The Merriam-Webster definition of ‘case’ is: “a set of circumstances or conditions,” “a situation requiring investigation or action (as by the police),” “condition,” “an inflectional form of a noun, pronoun, or adjective indicating its grammatical relation to other words,” “such a relation whether indicated by inflection or not,” “what actually exists or happens: fact,” “a suit or action in law or equity,” “the evidence supporting a conclusion or judgment,” and “argument.”

It can also mean: “an instance of disease or injury,” “patient,” “an instance that directs attention to a situation or exhibits it in action: example,” “a peculiar person: character,” and “oneself considered as an object or harassment or criticism.”

The noun version of the word can be defined as: “a box or receptacle for holding something,” “a box together with its contents,” “set,” “pair,” “an outer covering or housing,” “a tube into which the components of a round of ammunition are loaded,” “a divided tray for holding printing type,” and “the frame of a door or window: casing.”

The verb definition is: “to enclose in or cover with or as if with a case: encase,” “to line (something, such as a well) with supporting material (such as a metal pipe),” and “to inspect or study, especially with intent to rob.”

Synonyms of this word include:

  • Encasement
  • Husk
  • Casing
  • Covering
  • Pod
  • Hull
  • Capsule
  • Patient
  • Jacket
  • Sheath
  • Cocoon
  • Shell

Meaning of the Phrase ‘In Case’

We’ve seen what the words mean separately. So, what does the entire phrase mean?

According to Merriam-Webster, it means: “as a precaution against the event that” and “if.”

How to Use ‘In Case’ in a Sentence

Now that you know the definition and meaning of the words, let’s look at how to use them in a sentence correctly.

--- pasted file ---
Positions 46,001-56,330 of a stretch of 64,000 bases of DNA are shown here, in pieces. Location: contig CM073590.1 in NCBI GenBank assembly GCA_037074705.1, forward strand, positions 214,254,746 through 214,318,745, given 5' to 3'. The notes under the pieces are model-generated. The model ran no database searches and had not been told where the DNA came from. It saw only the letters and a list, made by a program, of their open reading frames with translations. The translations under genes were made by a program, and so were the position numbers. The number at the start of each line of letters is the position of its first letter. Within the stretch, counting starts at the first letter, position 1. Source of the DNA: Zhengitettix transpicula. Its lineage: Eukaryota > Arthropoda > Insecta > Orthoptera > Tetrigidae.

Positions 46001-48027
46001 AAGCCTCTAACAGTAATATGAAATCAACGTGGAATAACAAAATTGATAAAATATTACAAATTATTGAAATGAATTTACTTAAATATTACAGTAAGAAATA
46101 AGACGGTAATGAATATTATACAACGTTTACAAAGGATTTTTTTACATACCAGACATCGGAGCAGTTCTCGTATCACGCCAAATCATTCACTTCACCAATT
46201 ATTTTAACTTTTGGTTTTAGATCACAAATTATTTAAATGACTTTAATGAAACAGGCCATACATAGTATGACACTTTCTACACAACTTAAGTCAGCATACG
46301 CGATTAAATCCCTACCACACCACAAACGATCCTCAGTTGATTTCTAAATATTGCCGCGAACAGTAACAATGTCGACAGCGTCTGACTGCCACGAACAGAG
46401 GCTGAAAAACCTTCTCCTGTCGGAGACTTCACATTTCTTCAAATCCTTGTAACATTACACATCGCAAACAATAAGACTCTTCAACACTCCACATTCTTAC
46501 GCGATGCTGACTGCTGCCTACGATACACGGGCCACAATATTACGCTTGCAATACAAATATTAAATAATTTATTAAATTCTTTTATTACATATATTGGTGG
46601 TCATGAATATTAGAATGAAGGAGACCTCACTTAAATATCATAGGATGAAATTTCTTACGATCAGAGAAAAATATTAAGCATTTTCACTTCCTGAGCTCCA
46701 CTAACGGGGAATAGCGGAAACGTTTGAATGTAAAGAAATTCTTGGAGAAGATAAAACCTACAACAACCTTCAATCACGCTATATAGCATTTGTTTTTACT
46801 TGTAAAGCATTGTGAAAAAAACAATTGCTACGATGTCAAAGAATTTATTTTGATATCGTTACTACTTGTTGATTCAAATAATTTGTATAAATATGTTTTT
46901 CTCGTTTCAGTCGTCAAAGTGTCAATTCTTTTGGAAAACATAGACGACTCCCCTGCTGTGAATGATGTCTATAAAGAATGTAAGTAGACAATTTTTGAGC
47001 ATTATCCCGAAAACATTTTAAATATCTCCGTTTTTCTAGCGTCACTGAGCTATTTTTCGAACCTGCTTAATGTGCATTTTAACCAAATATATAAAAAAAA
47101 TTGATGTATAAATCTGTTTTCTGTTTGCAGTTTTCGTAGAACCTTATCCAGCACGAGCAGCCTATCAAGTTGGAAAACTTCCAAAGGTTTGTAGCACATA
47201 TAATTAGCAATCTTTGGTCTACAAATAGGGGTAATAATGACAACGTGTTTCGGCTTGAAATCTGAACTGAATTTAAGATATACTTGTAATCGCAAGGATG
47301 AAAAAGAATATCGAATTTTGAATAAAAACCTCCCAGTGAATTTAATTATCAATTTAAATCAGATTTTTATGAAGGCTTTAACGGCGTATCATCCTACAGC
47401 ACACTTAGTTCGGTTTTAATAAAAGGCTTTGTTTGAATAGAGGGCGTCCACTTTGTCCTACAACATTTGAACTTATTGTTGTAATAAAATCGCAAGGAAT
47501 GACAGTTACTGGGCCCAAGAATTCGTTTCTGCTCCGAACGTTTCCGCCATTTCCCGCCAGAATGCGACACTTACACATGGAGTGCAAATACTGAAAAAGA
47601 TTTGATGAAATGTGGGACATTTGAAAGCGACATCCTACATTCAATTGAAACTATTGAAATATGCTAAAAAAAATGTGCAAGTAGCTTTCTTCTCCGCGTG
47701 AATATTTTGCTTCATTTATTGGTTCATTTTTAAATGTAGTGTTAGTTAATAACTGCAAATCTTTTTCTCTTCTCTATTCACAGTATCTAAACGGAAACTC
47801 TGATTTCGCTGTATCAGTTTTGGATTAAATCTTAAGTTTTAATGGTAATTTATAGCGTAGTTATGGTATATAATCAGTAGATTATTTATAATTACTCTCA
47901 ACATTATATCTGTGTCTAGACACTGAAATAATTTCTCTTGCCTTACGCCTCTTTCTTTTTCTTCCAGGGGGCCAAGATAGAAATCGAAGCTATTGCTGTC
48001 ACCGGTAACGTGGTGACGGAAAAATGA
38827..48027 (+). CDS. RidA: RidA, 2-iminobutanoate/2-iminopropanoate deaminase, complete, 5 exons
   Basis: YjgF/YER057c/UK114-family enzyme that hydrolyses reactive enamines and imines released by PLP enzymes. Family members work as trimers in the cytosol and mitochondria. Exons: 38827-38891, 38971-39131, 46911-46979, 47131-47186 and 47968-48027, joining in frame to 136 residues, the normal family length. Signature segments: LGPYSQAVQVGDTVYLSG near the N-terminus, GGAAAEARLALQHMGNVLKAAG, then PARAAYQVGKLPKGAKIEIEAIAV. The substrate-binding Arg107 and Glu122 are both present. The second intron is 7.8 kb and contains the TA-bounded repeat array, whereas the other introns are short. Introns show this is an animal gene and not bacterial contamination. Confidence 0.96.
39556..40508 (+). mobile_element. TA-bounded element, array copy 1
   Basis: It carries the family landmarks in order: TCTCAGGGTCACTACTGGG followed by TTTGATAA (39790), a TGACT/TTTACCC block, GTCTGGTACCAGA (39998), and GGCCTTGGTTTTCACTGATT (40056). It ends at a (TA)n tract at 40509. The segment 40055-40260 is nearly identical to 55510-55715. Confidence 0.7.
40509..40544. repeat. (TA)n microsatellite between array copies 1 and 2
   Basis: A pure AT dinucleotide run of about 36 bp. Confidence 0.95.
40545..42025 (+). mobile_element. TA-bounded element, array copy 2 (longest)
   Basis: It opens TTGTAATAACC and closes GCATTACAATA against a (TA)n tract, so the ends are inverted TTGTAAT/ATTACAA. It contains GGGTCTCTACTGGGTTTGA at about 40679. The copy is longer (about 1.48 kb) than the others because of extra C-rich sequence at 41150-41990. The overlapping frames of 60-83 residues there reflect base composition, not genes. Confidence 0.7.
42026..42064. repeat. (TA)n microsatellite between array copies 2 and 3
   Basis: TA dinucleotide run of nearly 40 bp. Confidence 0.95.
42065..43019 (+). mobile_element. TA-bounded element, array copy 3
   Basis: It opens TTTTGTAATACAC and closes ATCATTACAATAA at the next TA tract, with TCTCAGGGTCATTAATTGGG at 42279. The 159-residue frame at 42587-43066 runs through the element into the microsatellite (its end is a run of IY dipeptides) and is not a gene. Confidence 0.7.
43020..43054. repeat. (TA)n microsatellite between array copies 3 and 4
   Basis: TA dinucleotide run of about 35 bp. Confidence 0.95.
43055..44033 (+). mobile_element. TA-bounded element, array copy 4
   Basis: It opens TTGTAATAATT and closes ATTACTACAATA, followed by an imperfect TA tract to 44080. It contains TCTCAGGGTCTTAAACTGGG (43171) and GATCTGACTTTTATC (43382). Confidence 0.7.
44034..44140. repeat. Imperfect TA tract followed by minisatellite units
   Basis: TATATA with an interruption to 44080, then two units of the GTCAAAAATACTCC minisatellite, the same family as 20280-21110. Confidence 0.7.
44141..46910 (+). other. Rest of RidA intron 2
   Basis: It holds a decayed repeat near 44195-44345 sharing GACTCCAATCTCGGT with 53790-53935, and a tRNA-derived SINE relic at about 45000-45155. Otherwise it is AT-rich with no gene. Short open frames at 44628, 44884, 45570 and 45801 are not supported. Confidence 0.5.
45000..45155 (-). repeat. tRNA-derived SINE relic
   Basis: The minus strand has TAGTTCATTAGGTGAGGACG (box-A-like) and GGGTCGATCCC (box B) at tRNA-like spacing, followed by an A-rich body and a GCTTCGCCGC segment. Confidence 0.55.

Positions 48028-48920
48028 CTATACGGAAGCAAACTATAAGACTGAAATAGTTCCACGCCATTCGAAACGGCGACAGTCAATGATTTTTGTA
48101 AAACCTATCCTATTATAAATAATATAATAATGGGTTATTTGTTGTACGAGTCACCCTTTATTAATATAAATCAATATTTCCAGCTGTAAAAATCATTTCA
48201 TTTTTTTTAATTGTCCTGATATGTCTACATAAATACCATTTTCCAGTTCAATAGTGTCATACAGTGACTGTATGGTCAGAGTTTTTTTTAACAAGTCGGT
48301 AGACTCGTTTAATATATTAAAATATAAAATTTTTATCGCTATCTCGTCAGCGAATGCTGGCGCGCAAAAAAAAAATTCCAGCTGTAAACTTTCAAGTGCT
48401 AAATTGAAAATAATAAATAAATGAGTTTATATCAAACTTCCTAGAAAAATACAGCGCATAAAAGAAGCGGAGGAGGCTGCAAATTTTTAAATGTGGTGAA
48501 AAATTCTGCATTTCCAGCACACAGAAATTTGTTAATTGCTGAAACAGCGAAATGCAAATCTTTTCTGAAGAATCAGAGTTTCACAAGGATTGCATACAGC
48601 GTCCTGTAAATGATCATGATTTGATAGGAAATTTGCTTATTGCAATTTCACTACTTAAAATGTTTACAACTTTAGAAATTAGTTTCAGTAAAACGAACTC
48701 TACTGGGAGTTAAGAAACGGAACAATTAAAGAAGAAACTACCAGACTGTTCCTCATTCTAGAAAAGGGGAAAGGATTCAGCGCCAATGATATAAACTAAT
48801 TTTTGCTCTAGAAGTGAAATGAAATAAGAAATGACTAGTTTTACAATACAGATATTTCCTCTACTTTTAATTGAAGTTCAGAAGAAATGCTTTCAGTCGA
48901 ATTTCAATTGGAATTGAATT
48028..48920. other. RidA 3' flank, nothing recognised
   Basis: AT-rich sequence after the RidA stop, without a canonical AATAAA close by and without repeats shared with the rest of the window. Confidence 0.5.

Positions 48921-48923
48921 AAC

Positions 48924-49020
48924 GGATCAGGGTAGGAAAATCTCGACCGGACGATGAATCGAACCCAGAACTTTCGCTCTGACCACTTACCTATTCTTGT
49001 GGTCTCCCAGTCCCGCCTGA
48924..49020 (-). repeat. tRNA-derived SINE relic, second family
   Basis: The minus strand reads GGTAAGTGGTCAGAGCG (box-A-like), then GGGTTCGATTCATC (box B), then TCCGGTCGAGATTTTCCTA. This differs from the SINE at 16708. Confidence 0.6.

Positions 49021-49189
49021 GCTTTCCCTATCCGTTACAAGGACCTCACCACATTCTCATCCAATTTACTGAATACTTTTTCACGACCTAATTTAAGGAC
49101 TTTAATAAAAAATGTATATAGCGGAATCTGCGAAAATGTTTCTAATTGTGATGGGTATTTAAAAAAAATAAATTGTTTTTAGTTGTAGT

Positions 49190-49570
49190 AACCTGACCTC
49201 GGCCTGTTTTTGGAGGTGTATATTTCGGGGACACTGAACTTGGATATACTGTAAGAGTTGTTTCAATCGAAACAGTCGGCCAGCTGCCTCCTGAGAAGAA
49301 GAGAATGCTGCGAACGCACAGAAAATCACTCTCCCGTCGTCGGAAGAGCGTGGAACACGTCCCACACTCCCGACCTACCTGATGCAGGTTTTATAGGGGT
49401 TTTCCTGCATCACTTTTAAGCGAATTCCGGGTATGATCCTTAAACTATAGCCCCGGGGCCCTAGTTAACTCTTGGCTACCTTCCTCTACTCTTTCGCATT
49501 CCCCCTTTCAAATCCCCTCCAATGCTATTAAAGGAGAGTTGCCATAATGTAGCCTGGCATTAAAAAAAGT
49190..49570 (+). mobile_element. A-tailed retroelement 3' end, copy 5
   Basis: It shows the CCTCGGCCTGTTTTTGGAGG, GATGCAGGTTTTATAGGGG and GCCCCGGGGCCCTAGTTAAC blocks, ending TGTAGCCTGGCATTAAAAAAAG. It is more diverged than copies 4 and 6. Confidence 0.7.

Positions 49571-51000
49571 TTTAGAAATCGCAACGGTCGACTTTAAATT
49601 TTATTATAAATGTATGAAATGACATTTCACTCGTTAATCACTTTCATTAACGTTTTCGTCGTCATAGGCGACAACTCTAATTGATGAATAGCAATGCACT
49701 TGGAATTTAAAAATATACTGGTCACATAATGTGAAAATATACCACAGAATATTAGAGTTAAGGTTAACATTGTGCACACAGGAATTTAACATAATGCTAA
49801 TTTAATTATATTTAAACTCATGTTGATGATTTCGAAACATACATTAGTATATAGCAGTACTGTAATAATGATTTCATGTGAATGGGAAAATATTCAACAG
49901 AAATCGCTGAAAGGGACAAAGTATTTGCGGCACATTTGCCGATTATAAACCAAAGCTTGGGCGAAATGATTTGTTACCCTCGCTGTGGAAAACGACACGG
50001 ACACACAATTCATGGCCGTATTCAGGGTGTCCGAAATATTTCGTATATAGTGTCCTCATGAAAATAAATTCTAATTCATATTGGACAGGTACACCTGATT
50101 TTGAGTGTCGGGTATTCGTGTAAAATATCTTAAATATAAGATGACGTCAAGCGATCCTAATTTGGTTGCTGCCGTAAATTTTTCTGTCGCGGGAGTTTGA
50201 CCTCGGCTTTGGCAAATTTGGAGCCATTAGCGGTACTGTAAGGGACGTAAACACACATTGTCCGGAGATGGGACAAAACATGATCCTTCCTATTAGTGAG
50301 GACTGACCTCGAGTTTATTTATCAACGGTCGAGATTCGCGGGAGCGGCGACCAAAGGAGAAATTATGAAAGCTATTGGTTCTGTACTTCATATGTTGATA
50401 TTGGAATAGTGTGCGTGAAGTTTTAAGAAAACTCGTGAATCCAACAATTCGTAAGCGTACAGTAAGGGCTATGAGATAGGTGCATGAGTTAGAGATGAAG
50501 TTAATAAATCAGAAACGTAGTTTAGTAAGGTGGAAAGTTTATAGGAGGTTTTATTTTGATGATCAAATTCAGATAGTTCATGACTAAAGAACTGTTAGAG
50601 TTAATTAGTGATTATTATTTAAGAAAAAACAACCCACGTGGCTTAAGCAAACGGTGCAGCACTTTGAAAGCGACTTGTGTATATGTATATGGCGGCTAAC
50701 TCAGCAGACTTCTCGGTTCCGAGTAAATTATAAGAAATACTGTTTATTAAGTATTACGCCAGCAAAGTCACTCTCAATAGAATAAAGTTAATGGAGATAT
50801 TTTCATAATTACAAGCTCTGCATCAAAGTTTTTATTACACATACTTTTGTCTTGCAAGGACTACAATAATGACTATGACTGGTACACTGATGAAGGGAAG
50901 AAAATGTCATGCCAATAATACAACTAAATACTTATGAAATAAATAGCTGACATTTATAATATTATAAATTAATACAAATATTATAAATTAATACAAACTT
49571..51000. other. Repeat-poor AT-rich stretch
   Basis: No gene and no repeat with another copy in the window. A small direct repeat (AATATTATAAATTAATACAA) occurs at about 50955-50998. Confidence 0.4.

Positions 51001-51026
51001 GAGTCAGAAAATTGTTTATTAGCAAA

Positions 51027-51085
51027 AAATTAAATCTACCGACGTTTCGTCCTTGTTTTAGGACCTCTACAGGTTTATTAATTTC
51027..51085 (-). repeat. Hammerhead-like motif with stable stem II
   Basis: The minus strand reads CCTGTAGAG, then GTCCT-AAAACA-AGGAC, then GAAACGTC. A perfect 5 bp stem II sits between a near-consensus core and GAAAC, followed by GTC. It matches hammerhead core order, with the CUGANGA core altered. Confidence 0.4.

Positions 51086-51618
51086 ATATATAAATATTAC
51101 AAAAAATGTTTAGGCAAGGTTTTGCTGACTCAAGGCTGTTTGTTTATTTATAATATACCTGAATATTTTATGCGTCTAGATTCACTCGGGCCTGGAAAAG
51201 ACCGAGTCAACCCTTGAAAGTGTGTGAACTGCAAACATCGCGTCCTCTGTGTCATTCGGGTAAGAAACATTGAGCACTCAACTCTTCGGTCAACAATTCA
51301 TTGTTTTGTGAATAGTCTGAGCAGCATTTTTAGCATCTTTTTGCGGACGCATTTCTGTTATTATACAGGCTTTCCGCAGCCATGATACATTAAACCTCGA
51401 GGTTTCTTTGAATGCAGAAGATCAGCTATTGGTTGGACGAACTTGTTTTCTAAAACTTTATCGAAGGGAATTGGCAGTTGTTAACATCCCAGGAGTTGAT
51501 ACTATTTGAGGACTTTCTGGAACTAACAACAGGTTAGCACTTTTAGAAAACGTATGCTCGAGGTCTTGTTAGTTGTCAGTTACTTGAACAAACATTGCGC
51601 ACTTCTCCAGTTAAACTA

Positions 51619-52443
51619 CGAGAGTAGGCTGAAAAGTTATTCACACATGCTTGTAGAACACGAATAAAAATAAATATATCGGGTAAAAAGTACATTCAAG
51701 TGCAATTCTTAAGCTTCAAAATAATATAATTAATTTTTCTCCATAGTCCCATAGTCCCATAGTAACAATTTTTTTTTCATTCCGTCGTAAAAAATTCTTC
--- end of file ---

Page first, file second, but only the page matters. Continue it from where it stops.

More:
Take a look at a few examples:

  • I’m bringing my adapter just in case they don’t have any for sale in Ghana.
  • In case I don’t make it back, tell Michael I love him.
  • Let’s just get the travel insurance just in case, since we’ll be traveling for a few months.
  • I have a first aid kit in my trunk, just in case we need it.
  • Choose a backup color, just in case your original choice isn’t available.
  • My husband is a survivalist who preps for the apocalypse, just in case it actually happens one day.

Concluding Thoughts on ‘In Case’

To recap, we’ve learned that ‘in case’ is the only correct way to spell this phrase. Any other spelling would be ungrammatical and incorrect. Therefore, you should only spell it with the space.

If you ever get stuck on which is the correct spelling, you can always revisit this page.

We’ve got a ton of other content you might want to check out. We’ve created a whole library of articles that talk about common confusing words and phrases in the English language you might come across.

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Written By:
Shanea Patterson
Shanea Patterson is a writer based in New York and loves writing for brands big and small. She has a master's degree in professional writing from New York University and a bachelor's degree in English from Mercy College.